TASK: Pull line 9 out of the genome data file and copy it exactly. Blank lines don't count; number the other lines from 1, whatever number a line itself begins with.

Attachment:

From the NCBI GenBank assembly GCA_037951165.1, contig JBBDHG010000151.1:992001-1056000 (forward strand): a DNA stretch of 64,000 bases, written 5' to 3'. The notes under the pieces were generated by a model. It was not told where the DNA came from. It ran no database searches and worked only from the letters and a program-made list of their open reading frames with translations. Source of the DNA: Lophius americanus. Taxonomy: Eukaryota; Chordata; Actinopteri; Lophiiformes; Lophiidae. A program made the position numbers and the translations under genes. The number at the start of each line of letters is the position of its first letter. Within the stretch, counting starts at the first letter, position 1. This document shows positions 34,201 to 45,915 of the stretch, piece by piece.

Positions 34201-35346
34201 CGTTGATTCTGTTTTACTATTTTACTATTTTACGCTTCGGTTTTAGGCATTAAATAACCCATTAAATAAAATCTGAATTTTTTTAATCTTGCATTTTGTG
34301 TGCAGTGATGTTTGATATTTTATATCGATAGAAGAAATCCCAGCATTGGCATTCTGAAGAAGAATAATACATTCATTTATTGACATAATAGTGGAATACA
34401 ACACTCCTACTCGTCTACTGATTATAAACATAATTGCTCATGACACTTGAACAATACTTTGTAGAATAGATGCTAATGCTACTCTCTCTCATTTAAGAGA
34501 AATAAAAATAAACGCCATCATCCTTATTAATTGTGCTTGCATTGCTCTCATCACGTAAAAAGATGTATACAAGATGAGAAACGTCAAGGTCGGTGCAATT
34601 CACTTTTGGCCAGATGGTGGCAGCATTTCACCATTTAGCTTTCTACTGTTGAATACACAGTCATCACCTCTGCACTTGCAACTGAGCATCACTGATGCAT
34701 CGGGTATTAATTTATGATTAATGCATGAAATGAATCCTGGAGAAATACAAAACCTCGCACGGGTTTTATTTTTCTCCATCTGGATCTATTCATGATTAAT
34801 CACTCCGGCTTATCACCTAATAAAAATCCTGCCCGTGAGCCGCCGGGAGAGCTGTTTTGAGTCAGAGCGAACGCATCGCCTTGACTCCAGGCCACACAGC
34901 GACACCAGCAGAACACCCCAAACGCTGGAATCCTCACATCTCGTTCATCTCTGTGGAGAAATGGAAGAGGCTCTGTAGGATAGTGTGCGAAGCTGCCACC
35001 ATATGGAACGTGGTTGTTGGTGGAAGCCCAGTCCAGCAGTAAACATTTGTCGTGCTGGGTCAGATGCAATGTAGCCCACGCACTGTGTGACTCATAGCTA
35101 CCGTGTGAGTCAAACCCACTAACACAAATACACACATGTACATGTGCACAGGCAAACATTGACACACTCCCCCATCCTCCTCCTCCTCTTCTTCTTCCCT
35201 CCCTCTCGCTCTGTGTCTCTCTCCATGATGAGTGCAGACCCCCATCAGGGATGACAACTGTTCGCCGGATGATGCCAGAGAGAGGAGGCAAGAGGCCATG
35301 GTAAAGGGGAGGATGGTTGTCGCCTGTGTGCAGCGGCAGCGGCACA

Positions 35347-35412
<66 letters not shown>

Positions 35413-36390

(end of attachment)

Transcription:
34801 CACTCCGGCTTATCACCTAATAAAAATCCTGCCCGTGAGCCGCCGGGAGAGCTGTTTTGAGTCAGAGCGAACGCATCGCCTTGACTCCAGGCCACACAGC